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BREA | Community News Focus

Officials Start Drafting Daytime Curfew Ordinance

June 13, 1996|JOHN POPE

Taking an early lead in a countywide effort to curb truancy, the city's police and school district officials have begun drafting a daytime curfew ordinance.

Police Chief William C. Lentini said that such a law would give officials "another tool to address the problem of children not attending school regularly."

He said the law would give officers "probable cause to initiate contact and stop and detain" children from ages 5 to 17 who are on the streets during school hours.

If a student was determined to be truant, he or she would be taken back to school and his or her parents contacted, Lentini said.

Earlier this month, the county's Chiefs of Police and Sheriff's Assn., along with superintendents from 28 school districts, announced that they were drafting a daytime curfew ordinance in the hope that the county's 31 cities would adopt it.

Lentini and Peggy Lynch, superintendent of Brea Olinda Unified School District, said they would like to have the law in place when classes resume in September, regardless of how the countywide proposal fares.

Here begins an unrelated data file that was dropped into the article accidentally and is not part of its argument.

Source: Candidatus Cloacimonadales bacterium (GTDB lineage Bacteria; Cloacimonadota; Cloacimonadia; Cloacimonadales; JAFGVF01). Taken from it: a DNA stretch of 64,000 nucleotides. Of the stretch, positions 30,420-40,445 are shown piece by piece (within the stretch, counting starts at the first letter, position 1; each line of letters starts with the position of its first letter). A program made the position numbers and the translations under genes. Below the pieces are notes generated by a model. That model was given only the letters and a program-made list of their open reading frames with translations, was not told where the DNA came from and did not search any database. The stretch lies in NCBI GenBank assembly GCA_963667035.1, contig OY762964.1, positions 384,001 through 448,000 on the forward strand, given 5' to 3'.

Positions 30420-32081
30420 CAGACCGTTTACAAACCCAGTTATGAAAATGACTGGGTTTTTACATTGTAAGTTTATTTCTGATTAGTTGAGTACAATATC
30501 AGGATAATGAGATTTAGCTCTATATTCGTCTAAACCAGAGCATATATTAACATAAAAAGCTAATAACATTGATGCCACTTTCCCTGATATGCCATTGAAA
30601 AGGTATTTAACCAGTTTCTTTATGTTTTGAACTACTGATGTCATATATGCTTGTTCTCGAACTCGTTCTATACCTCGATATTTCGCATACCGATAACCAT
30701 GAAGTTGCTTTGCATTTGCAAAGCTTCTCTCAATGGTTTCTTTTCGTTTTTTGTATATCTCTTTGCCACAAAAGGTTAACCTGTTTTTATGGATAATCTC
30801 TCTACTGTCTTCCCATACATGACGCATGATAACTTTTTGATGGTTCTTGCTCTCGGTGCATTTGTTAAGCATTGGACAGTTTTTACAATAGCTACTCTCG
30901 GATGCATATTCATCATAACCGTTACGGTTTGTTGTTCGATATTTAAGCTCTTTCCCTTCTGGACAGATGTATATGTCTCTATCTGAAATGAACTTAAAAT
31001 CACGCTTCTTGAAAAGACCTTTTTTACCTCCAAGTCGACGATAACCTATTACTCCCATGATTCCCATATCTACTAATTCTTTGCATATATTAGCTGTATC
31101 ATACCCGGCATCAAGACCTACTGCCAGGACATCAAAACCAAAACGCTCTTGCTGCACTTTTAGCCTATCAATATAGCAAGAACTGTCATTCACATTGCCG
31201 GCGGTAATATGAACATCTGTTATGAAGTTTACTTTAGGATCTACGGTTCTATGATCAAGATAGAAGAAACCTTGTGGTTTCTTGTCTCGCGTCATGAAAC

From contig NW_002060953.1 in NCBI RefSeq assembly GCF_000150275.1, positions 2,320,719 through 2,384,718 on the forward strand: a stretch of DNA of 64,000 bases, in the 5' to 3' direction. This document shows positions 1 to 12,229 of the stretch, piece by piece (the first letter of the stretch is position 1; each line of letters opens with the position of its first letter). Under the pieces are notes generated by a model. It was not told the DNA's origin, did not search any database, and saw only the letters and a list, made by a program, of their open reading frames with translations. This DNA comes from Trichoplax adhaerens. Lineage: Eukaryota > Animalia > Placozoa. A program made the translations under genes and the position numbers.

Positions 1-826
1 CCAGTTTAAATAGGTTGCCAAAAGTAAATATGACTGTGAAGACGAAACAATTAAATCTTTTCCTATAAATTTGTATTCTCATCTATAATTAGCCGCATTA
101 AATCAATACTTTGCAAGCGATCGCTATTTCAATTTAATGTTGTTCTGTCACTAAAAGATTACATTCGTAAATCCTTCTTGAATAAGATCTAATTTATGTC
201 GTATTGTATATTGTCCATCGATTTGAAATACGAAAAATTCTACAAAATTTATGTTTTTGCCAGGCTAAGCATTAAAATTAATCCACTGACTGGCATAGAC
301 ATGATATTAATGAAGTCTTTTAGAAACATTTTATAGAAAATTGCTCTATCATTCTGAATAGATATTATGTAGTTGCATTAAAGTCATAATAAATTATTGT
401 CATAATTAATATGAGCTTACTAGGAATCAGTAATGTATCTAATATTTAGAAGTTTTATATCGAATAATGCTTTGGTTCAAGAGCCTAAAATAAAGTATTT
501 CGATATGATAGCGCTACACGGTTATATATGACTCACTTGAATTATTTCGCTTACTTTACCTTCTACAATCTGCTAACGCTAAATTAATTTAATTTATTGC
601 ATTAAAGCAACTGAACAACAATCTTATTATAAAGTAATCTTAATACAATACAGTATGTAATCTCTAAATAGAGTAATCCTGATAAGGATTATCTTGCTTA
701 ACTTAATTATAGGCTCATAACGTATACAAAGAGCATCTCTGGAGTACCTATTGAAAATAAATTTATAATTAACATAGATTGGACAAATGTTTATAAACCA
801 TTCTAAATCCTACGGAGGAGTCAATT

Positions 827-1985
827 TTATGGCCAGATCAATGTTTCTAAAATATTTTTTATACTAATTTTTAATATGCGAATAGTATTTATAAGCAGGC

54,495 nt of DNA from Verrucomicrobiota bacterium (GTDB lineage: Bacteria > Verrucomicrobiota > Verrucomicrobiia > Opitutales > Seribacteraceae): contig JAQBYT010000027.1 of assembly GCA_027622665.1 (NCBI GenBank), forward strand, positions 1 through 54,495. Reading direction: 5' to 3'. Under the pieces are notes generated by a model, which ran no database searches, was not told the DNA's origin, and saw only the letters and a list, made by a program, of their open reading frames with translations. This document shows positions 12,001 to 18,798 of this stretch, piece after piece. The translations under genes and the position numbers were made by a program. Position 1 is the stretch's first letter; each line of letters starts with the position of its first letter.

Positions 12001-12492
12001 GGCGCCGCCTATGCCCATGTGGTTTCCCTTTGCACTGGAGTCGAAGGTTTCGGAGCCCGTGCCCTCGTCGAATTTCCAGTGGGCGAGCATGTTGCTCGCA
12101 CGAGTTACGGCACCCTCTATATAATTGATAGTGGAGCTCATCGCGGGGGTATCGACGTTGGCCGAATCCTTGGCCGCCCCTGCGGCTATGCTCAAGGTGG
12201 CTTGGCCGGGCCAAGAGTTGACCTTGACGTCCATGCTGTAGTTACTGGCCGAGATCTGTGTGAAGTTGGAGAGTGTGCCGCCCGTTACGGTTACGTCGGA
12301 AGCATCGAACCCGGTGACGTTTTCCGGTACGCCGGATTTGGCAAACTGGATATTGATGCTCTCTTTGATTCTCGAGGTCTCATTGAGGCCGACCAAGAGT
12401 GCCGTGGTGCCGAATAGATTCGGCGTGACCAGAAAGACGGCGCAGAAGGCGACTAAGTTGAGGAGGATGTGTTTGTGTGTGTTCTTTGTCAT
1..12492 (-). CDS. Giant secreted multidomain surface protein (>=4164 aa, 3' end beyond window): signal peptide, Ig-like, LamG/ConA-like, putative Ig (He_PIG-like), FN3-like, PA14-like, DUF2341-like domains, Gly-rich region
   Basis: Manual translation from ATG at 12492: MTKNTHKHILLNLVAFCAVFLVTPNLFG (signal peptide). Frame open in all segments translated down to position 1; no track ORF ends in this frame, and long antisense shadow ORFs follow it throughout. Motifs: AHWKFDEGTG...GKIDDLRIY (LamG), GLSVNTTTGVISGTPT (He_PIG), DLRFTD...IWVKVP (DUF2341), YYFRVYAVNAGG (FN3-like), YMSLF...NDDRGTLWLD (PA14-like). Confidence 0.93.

Lentini said Brea has not seen an increase in youthful offenders but that a population surge of teenagers and a general trend toward more youth crime are expected in the next few years.

The ordinance is "an attempt to get in front of the problem and do some preventive maintenance," he said.

Some school board and City Council members, however, expressed skepticism. "We have 300 to 350 students that get out at 1:30," trustee Kenneth A. Kegel said. "These have fulfilled their obligations yet would be in violation of the ordinance."

Officials said they are still debating what the penalty would be for breaking the curfew law.

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